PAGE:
I rent a small flat in the red light district of Birmingham, own very little, and call it good. I would be quite happy to eschew the pursuit of personal wealth in exchange for a stronger sense of community and more friends. Unfortunately your London-centric focus on ‘mega-wealth’ leaves me cold. Most people are interested in things on a smaller, more sustainable scale. That’s where we experience our lives: at home.

    For me the way forward is for everyone to think locally. We should begin a switch to using locally produced goods and services. The global marketplace (driven largely by online technology) might seem incredibly sexy and interesting, but it’s the problem, not the cure. It’s killing us by degrees, and is illusory.

    Hope you don’t mind my online vapourings. I regret the loss of your friend.

  4. Krishna
    27/08/2008 at 1:35 pm

    Lord Soley,
    My condolences on your loss.

    On the matter of wealth, and the stark differential between the “uber-wealthy” and the rest, why does it bother us? Wealth is the outcome of many factors (and luck is certainly one of them).
    Isn’t the role of society to provide something approaching equal opportunity and not obsess about the result? There will always be people who are luckier, more motivated, more focused, and -dare I say it- smarter. As long as no one is starving in the streets, and everyone has access to a decent education, is society required to step in?

    Of far greater concern is the Govt. intervention in banks- where bankers (many of whom are amongst the “uber-Wealthy”) made enormous bonuses by selling toxic waste and are not being required to relinquish this. Many Govts. meanwhile, are (in the interest of saving depositors/shareholders) have been bailing out these banks WITHOUT reforming the incentives that drove bankers (banks are nothing more than people)- and therefore subsidizing and perpetuating these ethically questionable behaviors with the money of the common man.

    How can anyone take Govts seriously as long term planners -education and health are certainly not short term wins-when they botch up every market intervention with their short-termism. Shouldn’t we leave it to someone else?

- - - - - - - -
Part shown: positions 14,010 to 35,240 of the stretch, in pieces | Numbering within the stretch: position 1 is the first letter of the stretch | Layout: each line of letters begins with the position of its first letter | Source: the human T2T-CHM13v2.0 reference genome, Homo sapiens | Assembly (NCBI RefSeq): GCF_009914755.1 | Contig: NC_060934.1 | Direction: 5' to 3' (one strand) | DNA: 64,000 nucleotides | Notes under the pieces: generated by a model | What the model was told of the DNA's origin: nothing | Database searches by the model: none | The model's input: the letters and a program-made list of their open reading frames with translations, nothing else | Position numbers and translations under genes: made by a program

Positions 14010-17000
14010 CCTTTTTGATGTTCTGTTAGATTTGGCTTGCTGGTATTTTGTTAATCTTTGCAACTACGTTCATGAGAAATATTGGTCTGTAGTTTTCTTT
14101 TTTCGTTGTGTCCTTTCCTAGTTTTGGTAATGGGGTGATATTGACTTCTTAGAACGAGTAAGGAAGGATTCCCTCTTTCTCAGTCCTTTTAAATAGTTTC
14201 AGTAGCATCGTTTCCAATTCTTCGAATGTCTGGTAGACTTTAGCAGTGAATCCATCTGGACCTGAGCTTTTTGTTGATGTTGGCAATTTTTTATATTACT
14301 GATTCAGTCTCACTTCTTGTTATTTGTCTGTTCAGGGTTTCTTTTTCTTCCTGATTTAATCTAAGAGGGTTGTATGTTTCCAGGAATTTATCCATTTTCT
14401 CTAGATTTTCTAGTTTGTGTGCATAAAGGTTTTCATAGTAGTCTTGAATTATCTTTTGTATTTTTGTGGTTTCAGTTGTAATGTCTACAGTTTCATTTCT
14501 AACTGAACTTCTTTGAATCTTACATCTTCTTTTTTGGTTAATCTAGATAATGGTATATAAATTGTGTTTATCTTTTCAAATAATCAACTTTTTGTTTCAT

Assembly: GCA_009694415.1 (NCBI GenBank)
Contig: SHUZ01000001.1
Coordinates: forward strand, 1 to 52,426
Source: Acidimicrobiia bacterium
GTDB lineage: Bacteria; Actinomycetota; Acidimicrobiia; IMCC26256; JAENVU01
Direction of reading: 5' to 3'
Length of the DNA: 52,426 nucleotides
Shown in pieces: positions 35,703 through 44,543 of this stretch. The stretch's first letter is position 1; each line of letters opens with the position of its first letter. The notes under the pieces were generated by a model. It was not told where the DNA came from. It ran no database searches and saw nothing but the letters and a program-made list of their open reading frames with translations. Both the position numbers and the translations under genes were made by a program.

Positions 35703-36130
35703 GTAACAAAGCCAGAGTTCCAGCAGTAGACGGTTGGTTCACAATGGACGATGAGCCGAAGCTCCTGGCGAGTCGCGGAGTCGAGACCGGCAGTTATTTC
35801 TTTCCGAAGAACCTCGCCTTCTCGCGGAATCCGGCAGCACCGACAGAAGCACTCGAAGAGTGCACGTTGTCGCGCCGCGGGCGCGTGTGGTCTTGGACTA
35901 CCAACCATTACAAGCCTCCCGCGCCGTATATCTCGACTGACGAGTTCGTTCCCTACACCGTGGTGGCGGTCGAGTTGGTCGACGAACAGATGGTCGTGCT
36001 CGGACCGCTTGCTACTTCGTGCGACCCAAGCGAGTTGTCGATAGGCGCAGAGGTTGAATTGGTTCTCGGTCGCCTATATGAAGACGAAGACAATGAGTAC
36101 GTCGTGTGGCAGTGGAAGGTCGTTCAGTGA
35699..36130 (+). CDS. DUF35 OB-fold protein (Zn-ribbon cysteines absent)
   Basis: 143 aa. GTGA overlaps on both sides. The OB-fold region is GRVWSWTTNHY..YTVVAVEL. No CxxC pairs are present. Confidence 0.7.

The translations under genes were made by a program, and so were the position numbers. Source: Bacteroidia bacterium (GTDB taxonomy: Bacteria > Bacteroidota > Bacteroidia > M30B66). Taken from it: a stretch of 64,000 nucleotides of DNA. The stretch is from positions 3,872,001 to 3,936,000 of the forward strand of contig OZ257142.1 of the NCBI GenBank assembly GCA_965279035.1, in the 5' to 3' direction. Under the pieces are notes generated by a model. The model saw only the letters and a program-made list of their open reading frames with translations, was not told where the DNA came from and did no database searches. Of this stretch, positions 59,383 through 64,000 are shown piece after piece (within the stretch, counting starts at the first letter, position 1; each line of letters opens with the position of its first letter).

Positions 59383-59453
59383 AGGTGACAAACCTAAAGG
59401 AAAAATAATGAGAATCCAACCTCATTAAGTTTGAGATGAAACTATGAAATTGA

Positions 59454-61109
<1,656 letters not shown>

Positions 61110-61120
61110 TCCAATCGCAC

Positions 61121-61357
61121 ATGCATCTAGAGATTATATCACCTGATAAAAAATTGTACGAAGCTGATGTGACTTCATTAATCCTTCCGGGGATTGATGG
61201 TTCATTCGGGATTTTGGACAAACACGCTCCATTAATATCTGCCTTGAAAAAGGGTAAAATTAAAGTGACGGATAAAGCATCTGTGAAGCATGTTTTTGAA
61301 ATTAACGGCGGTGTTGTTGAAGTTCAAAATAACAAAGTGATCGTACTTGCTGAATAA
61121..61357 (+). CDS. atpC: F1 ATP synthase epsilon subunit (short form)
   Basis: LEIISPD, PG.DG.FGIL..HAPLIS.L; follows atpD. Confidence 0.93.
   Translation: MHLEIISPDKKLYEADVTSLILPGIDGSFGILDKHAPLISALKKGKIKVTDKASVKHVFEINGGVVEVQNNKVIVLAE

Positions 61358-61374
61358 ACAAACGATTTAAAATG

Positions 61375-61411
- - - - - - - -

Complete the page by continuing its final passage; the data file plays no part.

5. 27/08/2008 at 10:25 pm

    Sorry to hear about your loss Lord Soley.

    I absolutely agree with you about increasing tax having a negative effect on the economy and good of the nation in general. Moreover, it seems that increasing tax mostly effects the middle classes, not the ultra-rich. These people can avoid tax with clever investments, off-shore banking and a million other tricks.

    It seems that what you’re proposing is ‘honest taxation’. Instead of taking from the rich to give to the poor, we take a small amount from everyone and use it to build good services everyone can use.

    Services are also important to social mobility. The gap between rich and poor is easier to bear if there are plenty of opportunities to get rich (or vice-versa).

    Housing is crucial to a comfortable life and good quality, affordable housing is still not as good as it should be.

    Granted I haven’t any figures to back this up, but apparently in the rest of Europe a much higher proportion of people rent, meaning less demand in purchased housing market. I believe this can be traced back to the Conservative government’s push for every Englishman to own their own home (not to mention increasing the North/South divide by impeding people’s ability to move home).

    Also the UK has a rather high population density, but very little *good* high-density housing. This was a feature a few weeks ago in the Toronto Star, comparing a few of the world’s major cities and the different types of housing: London is very flat, basically lots of small houses; whereas a city like Toronto has a cluster of high-density housing (high-rise blocks of flats — but really nice ones) in the core, but then horrible urban sprawl the further out from the centre you travel.

    So housing in summary: more rented accommodation, more high-density in the form of *nice* apartment buildings.

    We should also discourage those US-style out of town shopping malls, as they’re impossible to get to without owning a car. People living in poor inner-city districts of the US often live off junkfood because they lack the means to travel to ‘real’ shops (sorry I don’t have a source for this, it was on a Canadian/American tv show a few weeks ago).